In conventional cardiac CT imaging, a helical scan is used. Helical scans are commonly employed because they advantageously eliminate an inter-scan delay. That is, with a helical scan, x-ray projection toward the subject is continuous as is table translation through the opening in the gantry. As a result, helical scans are generally not well-suited for physiological gated scans, such as cardiac imaging, as a result of the lack of flexibility to independently select acquisition location and timing. In helical scans, the table is translated or indexed at a constant speed. This has been shown to be problematic for patients that experience a variation in heart rate during data acquisition.

Referring now to FIG. 4, a technique 50 to incrementally step a subject through a number of discrete scan positions in accordance with one embodiment of the present invention will be described. The technique will be described with respect to cardiac imaging, but is applicable with other physiologically gated acquisitions. One skilled in the art will appreciate that the technique illustrated in FIG. 4 may be embodied in the set of instructions of a computer program that may be executed by one or more processors of the CT system. Additionally, the computer program may be stored on a computer readable storage medium, such as a CD, or embodied in a computer data signal that is downloadable to a CT system.

Technique 50 begins at 52 with the prescription of a cardiac CT scan. In this regard, electrodes of an ECG monitor are attached to the subject and the subject is properly positioned on the table that is designed to move the subject fore and aft through the opening defined within the gantry. Based on the prescription identified at 52, a number of discrete scan positions is determined at 54. For example, for a CAI study, the number of discrete scan positions would be typically four or five positions for 40 mm detector coverage. That is, the entire volume of the heart of a subject can, typically, be scanned in four or five scan positions. ECG data is continuously acquired throughout the acquisition starting at 56 from the subject. As described above, the computer of the CT system then correlates the ECG signals to determine the phases of the subject's heart motion. In this regard, it is preferred that reading and analysis of the ECG recordings of the subject begins before scanning commences so that data acquisition can be timed to occur between peaks of a cardiac cycle. During these relatively quiet periods, the heart is still and it is, therefore, preferred for data acquisition to occur during these portions of the cardiac cycle to minimize motion artifacts. Thereafter, the table having the scan subject disposed thereon is indexed to the first scan position 58. Thereat, CT data is acquired for a given phase of the cardiac cycle 60.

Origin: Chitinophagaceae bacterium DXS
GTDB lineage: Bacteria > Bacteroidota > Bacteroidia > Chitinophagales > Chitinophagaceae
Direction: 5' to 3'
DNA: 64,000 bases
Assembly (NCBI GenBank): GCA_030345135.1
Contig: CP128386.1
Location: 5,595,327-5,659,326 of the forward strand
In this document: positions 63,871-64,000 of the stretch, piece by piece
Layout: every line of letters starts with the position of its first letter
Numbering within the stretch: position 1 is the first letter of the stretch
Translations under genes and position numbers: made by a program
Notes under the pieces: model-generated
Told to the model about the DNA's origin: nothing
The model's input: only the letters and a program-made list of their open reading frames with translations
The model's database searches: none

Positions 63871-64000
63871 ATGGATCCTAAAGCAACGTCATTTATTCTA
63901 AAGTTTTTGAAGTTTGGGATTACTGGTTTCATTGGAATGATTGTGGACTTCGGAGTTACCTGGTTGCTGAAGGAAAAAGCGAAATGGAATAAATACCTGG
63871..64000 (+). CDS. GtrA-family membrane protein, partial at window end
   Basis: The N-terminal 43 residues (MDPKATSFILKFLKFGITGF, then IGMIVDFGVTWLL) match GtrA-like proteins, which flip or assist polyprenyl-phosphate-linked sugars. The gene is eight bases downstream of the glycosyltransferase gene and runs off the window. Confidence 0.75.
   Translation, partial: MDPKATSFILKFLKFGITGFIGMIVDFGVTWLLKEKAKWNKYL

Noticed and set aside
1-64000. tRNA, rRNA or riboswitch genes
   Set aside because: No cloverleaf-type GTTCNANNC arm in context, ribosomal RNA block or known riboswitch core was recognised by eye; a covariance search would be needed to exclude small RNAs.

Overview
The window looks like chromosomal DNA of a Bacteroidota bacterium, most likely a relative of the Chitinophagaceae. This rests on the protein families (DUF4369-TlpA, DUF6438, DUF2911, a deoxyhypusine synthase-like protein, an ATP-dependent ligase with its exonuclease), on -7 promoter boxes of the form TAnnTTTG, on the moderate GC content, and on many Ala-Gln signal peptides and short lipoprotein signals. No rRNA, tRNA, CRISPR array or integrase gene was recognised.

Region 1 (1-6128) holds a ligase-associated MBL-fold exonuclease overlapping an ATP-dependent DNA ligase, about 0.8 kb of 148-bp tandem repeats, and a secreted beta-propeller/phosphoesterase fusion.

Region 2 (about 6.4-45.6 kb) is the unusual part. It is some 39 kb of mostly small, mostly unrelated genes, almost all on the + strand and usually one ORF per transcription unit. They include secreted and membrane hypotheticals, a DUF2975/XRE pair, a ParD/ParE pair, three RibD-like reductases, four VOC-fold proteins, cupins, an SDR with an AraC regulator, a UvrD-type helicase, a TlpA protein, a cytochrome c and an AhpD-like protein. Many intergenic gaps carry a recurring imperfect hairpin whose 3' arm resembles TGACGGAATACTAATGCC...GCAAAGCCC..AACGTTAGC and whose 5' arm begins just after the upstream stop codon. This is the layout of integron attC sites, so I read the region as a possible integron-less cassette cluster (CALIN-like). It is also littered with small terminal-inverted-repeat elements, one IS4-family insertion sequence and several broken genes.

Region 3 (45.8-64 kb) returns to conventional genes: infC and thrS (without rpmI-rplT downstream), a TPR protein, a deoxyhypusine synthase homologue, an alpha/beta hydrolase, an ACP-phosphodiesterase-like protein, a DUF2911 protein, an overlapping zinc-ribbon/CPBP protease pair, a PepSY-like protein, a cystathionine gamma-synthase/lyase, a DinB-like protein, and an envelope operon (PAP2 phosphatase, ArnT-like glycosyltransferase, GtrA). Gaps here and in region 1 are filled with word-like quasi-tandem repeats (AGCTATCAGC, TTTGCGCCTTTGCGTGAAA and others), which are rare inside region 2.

Once data is acquired for the given phase of cardiac cycle with the subject positioned at the first scan position, a determination is made as to whether the acquired CT data is valid 62. If valid data is not acquired 62, 64, technique 50 returns to step 60 with the reacquisition of data for the given phase of the cardiac cycle with the subject still positioned at the first scan position. However, if valid CT data is acquired 62, 66, then technique 50 proceeds to step 68 and determines if additional scan positions remain 68. If so 68, 70, the table is indexed to the next scan position 72 whereupon data is acquired for the given phase of cardiac cycle with the subject positioned at the next scan position. However, if data has been acquired for all scan positions 68, 73, the scan ends at 74 with reconstruction of an image.

Technique 50, as described above, is directed to the acquisition of gated CT data from a cardiac region of a subject whereby the subject is incrementally translated through a number of scan positions for the acquisition of data. In contrast to conventional gated acquisitions, table motion is discontinuous. That is, the subject is positioned at a discrete scan position, data is acquired from the subject, a determination is made to determine if the data acquired is valid, and, if so, the subject is translated to the next discrete scan position. If the acquired data is invalid, then the subject remains fixed at the current scan position and data is reacquired. In this regard, the subject does not proceed to the next scan position until valid data is acquired for the current scan position.